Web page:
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Going the Last Mile by Bike

8:04 AM PDT on April 15, 2010

4410095426_9ab8bc795b.jpgThis newer
style bike rack on AC Transit
in Oakland, California, can carry three bikes rather than two. (Photo:
AC Transit.org via Flickr)

There’s a great discussion going on over at Jarrett Walker’s Human
Transit
blog about how to integrate cycling with transit to solve
the persistent "last mile" problem. It’s one of the biggest barriers to
transit use — the final mile or so between the bus or train stop and
your destination. And it’s a perfect distance to cover on a bicycle.

Here’s how Walker frames the issue:

As a transit planner, I’m excited by the potential to dramatically
expand the reach of transit networks through the use of cycling —
especially in lower-density areas where adequate local bus service is
rarely viable. There are three broad parts to the problem:

  • Getting to the station: Local access paths and navigation.
  • Taking bikes on board rapid transit.
  • Bicycle parking at stations.

Transit agencies should care about this, because a sufficient uptake
of local cycling could substantially reduce the demand for local all-day
buses services in low-density areas — typically the least efficient
services a transit agency runs, in terms of cost per passenger.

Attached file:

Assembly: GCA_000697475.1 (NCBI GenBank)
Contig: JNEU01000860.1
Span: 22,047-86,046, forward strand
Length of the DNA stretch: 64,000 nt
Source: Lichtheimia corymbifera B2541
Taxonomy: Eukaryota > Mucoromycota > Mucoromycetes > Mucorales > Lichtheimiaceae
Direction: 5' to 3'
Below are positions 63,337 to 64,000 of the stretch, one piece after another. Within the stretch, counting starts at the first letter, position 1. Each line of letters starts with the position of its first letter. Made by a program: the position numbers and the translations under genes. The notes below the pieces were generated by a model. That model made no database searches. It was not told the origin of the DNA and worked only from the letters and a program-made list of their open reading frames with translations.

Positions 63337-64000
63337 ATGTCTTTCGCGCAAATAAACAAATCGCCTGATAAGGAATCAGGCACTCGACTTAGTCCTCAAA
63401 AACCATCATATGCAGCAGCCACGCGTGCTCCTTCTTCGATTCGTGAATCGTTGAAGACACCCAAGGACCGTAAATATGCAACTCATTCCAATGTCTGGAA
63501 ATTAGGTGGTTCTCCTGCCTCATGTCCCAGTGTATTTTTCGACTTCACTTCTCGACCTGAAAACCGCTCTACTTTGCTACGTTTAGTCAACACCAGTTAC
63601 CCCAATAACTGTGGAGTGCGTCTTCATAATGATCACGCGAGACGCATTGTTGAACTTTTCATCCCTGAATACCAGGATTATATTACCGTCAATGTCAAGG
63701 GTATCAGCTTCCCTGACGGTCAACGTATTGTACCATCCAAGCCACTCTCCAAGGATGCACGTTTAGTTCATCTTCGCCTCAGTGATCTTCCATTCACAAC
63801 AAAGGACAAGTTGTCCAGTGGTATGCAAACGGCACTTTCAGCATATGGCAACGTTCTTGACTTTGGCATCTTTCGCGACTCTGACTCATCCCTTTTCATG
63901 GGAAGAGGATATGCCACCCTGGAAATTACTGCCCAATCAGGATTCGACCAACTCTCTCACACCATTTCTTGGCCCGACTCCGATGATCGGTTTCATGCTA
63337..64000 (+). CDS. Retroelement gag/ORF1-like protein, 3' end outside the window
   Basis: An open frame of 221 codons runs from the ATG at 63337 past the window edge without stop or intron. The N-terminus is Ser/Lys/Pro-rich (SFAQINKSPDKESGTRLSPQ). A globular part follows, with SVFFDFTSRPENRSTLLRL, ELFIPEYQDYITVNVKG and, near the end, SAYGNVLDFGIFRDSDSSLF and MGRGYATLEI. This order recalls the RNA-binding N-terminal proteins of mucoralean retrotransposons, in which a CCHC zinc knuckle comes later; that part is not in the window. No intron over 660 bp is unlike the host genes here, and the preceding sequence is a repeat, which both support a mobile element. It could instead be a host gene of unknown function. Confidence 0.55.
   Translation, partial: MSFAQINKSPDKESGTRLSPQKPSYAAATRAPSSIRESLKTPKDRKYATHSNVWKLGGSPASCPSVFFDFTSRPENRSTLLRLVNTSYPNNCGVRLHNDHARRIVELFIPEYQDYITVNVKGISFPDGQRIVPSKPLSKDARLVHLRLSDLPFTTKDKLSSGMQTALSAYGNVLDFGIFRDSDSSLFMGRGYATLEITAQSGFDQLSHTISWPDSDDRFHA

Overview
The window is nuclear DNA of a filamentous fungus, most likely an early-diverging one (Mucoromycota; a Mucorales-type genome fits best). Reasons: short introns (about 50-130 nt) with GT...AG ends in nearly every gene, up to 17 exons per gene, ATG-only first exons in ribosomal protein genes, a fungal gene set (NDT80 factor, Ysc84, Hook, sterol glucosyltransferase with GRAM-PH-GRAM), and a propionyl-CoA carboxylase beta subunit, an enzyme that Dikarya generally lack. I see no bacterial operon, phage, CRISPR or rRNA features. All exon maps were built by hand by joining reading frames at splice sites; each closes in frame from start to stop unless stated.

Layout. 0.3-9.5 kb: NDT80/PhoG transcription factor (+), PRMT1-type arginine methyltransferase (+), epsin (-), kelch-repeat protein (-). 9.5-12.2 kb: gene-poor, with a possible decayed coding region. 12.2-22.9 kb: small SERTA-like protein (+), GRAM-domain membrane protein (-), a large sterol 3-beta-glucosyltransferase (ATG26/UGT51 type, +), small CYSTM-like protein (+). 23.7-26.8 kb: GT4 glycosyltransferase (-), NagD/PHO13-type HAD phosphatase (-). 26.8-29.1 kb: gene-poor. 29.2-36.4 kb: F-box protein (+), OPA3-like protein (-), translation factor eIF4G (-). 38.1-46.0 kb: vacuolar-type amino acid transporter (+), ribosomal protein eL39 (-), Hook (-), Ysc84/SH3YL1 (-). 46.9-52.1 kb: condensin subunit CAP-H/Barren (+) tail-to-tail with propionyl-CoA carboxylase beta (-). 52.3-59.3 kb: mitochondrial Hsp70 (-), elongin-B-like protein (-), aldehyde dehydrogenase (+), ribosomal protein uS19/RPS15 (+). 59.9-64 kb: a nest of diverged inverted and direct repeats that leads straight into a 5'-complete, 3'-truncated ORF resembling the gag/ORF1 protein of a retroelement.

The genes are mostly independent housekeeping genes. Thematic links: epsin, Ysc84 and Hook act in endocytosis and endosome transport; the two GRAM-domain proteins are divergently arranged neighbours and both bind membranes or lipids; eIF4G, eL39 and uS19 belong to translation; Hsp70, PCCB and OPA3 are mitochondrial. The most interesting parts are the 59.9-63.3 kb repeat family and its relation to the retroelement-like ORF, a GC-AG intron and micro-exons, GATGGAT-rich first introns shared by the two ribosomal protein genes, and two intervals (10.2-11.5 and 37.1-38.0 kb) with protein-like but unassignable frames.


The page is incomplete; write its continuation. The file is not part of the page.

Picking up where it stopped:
The post has generated a bunch of thoughtful and educated comments
about a variety of solutions: bike parking; bike share; bike capacity on
buses and trains; folding bikes; cycling paths that encourage the
proverbial "60-year old woman with two bags of groceries" (the Dutch
standard, apparently).

If you care about "the last mile" — and we know you do! — head on
over to Human Transit and check it out.

More from around the network: Bike
Portland
writes about how some truckers still like US DOT Secretary
Ray LaHood, despite recent coverage that would suggest otherwise. The
Overhead Wire
looks at plans to create dense, walkable development
around the Dallas Cowboys stadium in Irving, Texas. And Straight
Outta Suburbia/Saliendo de las Afueras
asks transit riders to clean
up their language — for their own sake.

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